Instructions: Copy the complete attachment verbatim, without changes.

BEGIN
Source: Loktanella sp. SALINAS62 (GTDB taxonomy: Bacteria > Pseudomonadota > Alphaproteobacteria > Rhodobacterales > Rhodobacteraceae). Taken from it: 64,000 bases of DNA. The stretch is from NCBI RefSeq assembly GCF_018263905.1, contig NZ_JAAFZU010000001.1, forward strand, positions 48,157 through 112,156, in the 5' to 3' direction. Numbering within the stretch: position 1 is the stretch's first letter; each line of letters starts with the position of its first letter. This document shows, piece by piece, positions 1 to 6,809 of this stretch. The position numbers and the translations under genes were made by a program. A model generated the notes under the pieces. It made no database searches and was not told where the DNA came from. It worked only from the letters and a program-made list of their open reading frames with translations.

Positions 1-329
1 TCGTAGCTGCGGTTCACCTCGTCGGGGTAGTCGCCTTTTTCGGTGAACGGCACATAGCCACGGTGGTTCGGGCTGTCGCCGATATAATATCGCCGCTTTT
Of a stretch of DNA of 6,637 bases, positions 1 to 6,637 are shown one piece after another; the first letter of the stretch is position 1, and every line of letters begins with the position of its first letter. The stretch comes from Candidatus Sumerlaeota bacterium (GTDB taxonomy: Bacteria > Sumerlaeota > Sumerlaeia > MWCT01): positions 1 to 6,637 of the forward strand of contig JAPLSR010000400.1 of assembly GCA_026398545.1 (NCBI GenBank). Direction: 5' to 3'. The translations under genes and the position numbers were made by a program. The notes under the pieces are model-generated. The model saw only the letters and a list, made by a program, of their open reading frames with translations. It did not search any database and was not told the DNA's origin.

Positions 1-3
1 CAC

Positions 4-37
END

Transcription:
Source: Loktanella sp. SALINAS62 (GTDB taxonomy: Bacteria > Pseudomonadota > Alphaproteobacteria > Rhodobacterales > Rhodobacteraceae). Taken from it: 64,000 bases of DNA. The stretch is from NCBI RefSeq assembly GCF_018263905.1, contig NZ_JAAFZU010000001.1, forward strand, positions 48,157 through 112,156, in the 5' to 3' direction. Numbering within the stretch: position 1 is the stretch's first letter; each line of letters starts with the position of its first letter. This document shows, piece by piece, positions 1 to 6,809 of this stretch. The position numbers and the translations under genes were made by a program. A model generated the notes under the pieces. It made no database searches and was not told where the DNA came from. It worked only from the letters and a program-made list of their open reading frames with translations.

Positions 1-329
1 TCGTAGCTGCGGTTCACCTCGTCGGGGTAGTCGCCTTTTTCGGTGAACGGCACATAGCCACGGTGGTTCGGGCTGTCGCCGATATAATATCGCCGCTTTT
Of a stretch of DNA of 6,637 bases, positions 1 to 6,637 are shown one piece after another; the first letter of the stretch is position 1, and every line of letters begins with the position of its first letter. The stretch comes from Candidatus Sumerlaeota bacterium (GTDB taxonomy: Bacteria > Sumerlaeota > Sumerlaeia > MWCT01): positions 1 to 6,637 of the forward strand of contig JAPLSR010000400.1 of assembly GCA_026398545.1 (NCBI GenBank). Direction: 5' to 3'. The translations under genes and the position numbers were made by a program. The notes under the pieces are model-generated. The model saw only the letters and a list, made by a program, of their open reading frames with translations. It did not search any database and was not told the DNA's origin.

Positions 1-3
1 CAC

Positions 4-37